Bradley said other nations have done a better job than the U.S. has of coming to terms with ugly chapters in their history. In Germany, he notes, it's a crime to publicly display Nazi symbols, unless they are shown for educational purposes.
According to arrest warrants, the two students, both 21, were walking home from a pizza restaurant with a third student just after midnight Oct. 12 when they began playing a game where they uttered inappropriate words. After repeatedly shouting "penis," the two students, who are white, started using a racial slur.
UConn police spent more than a week building a case against the students using surveillance video, Wi-Fi hotspots and card-swipe data from campus buildings, an investigation that drew praise from university President Thomas C. Katsouleas.
But the aggressive way in which police pursued the case was denounced by a national group dedicated to promoting free speech on college campuses. In a letter to Katsouleas and UConn police Chief Hans D. Rhynhart, the Foundation for Individual Rights in Education, or FIRE, asked for the charges to be dropped.
"UConn's stunning departure from its constitutional obligations is all the more alarming in light of the length of its investigation and the resulting arrests," the group wrote. "In the course of a ten-day investigation over a high-profile controversy, the university and its law enforcement officers must have learned both that the students' speech was protected and that the statute through which it justified their arrests was unconstitutional. If they did not, it is a remarkable failure for an institution ostensibly dedicated to furthering freedom of expression."
UConn spokeswoman Stephanie Reitz said campus police were obligated to investigate the incident. They brought the case to a prosecutor, who determined that there was probable cause for an arrest, she said.
"Before an arrest warrant is executed, it must be approved by a judge," Reitz said. "That process was followed in this case." The university, she said, "is committed to providing 'a safe, inclusive, respectful place in which all people can learn and work.'"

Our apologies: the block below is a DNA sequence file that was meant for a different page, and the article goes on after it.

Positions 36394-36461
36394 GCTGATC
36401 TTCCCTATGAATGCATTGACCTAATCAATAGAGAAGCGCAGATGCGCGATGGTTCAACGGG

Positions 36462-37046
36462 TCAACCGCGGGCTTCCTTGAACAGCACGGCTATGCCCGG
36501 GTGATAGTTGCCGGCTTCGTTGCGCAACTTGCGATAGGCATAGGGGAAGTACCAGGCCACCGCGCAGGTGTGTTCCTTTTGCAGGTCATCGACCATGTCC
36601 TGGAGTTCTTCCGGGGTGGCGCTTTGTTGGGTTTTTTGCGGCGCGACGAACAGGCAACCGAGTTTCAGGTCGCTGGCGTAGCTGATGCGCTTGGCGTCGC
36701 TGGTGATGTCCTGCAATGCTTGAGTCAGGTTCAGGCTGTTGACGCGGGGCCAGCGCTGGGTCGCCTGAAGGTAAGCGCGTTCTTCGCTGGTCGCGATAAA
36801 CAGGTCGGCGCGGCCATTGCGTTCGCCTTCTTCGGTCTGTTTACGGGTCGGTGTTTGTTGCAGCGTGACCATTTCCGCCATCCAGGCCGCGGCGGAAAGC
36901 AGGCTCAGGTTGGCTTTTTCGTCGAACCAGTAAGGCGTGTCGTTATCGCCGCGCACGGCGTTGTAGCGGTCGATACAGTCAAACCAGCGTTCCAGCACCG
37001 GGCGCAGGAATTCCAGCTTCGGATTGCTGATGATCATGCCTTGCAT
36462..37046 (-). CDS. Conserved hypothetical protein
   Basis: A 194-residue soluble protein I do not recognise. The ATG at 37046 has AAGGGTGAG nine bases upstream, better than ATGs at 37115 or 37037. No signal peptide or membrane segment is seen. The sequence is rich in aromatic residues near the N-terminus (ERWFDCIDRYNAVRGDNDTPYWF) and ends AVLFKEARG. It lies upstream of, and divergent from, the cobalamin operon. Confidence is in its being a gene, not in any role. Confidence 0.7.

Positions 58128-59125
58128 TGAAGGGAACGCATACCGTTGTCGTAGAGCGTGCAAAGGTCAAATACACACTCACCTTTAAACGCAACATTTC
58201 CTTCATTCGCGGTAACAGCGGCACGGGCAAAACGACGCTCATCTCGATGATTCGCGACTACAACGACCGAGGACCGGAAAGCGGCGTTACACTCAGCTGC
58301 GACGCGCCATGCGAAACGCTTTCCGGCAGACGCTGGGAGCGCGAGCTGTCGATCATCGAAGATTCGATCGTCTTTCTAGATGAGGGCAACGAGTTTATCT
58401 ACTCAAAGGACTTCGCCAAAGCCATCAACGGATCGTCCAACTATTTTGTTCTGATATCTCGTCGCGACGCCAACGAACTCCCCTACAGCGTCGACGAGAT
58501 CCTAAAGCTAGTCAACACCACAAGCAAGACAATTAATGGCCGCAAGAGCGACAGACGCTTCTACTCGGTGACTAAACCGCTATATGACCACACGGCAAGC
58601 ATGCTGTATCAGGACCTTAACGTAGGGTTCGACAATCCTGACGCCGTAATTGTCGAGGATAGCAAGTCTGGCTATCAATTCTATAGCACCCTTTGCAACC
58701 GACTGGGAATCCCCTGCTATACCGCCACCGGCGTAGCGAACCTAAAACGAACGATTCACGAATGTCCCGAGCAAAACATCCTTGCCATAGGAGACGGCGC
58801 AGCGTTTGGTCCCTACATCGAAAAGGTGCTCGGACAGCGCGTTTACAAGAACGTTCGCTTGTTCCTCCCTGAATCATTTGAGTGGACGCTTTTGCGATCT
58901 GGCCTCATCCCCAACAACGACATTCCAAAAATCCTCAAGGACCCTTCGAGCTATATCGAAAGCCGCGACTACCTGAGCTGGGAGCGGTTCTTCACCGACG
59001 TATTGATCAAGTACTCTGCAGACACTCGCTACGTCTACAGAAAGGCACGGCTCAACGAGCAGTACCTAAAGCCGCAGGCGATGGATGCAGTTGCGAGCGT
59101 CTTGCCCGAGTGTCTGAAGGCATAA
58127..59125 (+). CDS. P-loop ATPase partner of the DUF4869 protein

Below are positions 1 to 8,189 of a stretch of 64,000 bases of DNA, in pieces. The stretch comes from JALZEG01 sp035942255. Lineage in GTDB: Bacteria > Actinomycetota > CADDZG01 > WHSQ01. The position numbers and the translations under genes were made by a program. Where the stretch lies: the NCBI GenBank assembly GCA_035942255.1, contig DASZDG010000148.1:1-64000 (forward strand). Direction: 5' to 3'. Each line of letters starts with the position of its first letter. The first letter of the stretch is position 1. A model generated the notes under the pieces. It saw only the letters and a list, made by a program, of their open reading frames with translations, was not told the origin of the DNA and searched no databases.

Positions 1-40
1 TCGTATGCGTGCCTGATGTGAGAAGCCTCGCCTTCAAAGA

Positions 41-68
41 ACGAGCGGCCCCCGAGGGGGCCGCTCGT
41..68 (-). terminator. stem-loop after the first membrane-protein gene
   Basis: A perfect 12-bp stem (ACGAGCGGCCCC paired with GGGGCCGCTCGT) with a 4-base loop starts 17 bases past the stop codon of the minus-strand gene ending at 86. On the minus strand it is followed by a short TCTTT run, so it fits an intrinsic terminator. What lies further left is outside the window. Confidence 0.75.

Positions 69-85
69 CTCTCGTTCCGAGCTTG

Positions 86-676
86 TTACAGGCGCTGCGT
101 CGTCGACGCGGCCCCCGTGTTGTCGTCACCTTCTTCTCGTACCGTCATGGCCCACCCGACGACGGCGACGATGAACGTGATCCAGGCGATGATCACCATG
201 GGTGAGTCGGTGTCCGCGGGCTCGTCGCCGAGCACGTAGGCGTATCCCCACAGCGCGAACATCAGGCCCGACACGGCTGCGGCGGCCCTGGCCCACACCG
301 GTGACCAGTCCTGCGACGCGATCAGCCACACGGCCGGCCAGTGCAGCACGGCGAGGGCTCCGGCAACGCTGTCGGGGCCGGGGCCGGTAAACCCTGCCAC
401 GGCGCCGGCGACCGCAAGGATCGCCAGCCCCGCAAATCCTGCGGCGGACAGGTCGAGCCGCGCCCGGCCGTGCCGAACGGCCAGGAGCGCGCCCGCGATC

UConn, like many American institutions, is grappling with the unyielding pervasiveness of racism. In that context, university administrators may have felt compelled to take strong action against the students, said David McGuire, executive director of the ACLU of Connecticut.
But, McGuire said, arresting someone for offensive speech is far easier than addressing systemic racial discrimination.
UConn's response to the incident is "wholly inadequate and incomplete," McGuire said. "UConn administrators and government actors are hiding behind two arrests instead of taking action to stop racism on campus. ... Policing is an inherently white supremacist institution, and we remain skeptical of its ability to address racism and bigotry."
The NAACP chapter on campus has drafted a list of eight proposals to address structural inequities and support students of color at UConn. They include creating a required course for first-year students on ending racism on campus, updating the student code of conduct to include specific guidelines about racism and hate speech, hiring at least 10 black faculty members and staff, and protecting students who have been exposed to racism.
"As a public institution, UConn bears a constitutional responsibility to ensure students of color have equal access to education, which means equal access to a learning environment where they are safe," McGuire said. "To date, the school has not taken the steps necessary to fulfill that obligation, and until its internal disciplinary process is complete, it remains to be seen whether the school will take adequate action to hold the two arrested students accountable."
Reitz, the UConn spokeswoman, said the university is working to enhance diversity on all of its campuses "and listening to the voices and experiences of our students is a critical piece of that work."